CETMO carries out the diagnosis Maritime connectivity in the Western Mediterranean

  • The diagnosis offers a quantitative analysis, based on indicators, but also a qualitative one, with the collaboration of experts and professionals from the maritime and port industry.
  • Policies in favour of maritime transport for both shores of the region, more homogeneous customs processes and increased levels of multimodality represent the main challenges of the maritime connectivity dimensions in the Western Mediterranean; in addition to those associated with sustainability and energy transition, digital transformation and adaptation to climate change.

Within the framework of the work programme of the Group of Transport Ministers of the Western Mediterranean (GTMO 5+5) for the Maltese presidency, the CETMO, as technical secretariat of the group, has carried out the diagnosis “Maritime connectivity in the Western Mediterranean”.

The diagnosis, completed in December 2022, presents the situation of maritime connectivity in the region and the main global trends in the transport sector that may condition its development. The purpose of the diagnosis is to identify a series of lines of action that will enable the improvement and adaptability of maritime connectivity to the changing conditions of maritime transport in the Western Mediterranean. The information and reflections in the document focus on containerised general cargo and ro-ro cargo flows.

Firstly, the diagnosis offers an overview of the processes that have marked the organisation of world maritime transport in recent years and their specific representation in the Mediterranean region, and then focuses on the concept of maritime connectivity and its dimensions: the network of maritime connections between ports, the goods movement through ports and the connection with the hinterland.

The diagnosis of the situation begins with an analysis of existing indicators and information for measuring maritime connectivity in the Western Mediterranean, complemented by a qualitative analysis of connectivity, based on the pluralistic opinions of experts and professionals linked to the region’s maritime and port industry. This qualitative analysis also identifies the main global trends to be taken into account for the future of maritime connectivity in the Western Mediterranean.

The main conclusion from the analysis of the existing indicators is the absence of an indicator or system of indicators that would allow a regular assessment of the three dimensions of maritime connectivity in the Western Mediterranean, as the existing indicators are limited to assessing the maritime connection of scheduled services and the port throughput of container transport.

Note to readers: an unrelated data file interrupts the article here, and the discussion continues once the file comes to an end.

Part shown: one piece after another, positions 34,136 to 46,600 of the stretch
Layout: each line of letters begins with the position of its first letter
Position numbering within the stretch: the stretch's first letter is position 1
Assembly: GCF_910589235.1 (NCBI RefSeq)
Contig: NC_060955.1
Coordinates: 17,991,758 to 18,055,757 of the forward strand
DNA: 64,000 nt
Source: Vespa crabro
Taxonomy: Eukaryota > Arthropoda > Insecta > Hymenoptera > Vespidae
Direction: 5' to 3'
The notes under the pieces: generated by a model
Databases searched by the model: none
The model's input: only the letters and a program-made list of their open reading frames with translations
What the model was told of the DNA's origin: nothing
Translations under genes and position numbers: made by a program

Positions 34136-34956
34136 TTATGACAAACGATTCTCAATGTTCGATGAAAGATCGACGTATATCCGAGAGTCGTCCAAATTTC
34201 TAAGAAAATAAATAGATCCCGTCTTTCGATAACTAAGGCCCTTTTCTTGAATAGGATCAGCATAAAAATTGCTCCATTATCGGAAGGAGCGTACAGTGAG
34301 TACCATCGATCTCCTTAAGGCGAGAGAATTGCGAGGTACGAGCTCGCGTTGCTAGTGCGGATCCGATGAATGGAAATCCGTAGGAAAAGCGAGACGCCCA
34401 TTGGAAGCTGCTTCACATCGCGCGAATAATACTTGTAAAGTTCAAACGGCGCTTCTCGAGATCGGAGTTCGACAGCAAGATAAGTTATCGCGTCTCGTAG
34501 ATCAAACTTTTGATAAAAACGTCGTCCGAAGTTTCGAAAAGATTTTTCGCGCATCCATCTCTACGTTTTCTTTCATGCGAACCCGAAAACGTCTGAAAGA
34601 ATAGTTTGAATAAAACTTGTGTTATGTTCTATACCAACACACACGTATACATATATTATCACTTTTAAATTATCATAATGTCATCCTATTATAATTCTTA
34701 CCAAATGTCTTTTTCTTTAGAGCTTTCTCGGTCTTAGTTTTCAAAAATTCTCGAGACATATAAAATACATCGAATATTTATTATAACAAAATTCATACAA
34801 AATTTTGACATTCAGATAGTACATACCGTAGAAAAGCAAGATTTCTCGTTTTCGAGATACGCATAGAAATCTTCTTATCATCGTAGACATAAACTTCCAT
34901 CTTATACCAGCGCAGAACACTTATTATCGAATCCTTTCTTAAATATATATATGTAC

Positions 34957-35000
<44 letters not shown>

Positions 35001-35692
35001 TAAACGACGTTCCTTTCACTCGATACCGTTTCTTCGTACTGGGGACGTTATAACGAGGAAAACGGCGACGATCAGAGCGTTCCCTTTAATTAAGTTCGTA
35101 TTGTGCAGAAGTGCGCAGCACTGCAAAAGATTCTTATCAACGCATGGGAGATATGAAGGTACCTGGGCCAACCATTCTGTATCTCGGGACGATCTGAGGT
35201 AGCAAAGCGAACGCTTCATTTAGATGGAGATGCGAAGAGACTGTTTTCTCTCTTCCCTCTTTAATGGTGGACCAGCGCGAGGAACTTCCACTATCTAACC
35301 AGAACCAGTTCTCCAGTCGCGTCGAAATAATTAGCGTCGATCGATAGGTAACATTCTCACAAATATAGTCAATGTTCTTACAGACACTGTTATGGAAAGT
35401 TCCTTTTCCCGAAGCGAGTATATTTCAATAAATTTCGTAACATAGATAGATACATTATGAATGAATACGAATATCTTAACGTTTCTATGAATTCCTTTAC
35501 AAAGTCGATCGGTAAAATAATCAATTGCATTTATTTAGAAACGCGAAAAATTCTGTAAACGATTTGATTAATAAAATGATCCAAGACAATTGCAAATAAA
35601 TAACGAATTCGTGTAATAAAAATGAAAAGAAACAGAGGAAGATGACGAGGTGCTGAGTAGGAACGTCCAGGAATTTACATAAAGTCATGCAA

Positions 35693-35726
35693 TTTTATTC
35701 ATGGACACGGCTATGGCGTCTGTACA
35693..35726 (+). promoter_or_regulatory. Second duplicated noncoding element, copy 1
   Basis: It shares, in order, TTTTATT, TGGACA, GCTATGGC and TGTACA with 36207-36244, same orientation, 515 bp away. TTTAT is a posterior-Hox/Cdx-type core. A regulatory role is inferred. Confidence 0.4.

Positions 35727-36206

With regard to the dimensions of maritime connectivity, and more specifically, the network of maritime connections between ports, it is noted that a greater involvement of other actors linked to maritime transport, in addition to shipping companies; the improvement of infrastructures in the Maghreb and the existence of policies in favour of maritime transport aimed at both shores of the Mediterranean Sea could favour the emergence of new maritime services.

Regarding the goods movement through ports, the existence of differentiated customs treatment between some countries in the region is the main conditioning factor, and it is therefore considered necessary to develop alternatives or procedures that help to reduce the differences in time, cost and facilitation of goods movement of these countries.

In reference to connections with the hinterland, multimodality is highlighted as the region’s main challenge, and the expansion of the port hinterland and the change in the unimodal vision of certain actors, as incentive factors for the improvement of these connections.

In addition, the diagnosis identifies sustainability and energy transition, digital transformation, relocation and regionalisation processes and resilience to disruptions as the trends with the greatest influence on the development of maritime connectivity in the Western Mediterranean. On this topic, the main concerns focus on the high level of investment required to meet environmental requirements, the lack of a clearly defined and agreed technological commitment to facilitate coordination between port authorities and shipping companies across the region in terms of sustainability, interoperability between the different technologies used and technological cooperation to leave no one behind, and the promotion of joint work to ensure regional adaptation to the impacts of climate change.

From CETMO’s point of view, as technical secretariat of the GTMO 5+5, the moment of transformations and challenges facing maritime connectivity is an opportunity for dialogue and cooperation between the different national, regional or international, public or private actors on both sides of the Mediterranean, in order to advance jointly and in a coordinated manner towards a more integrated, efficient and sustainable region.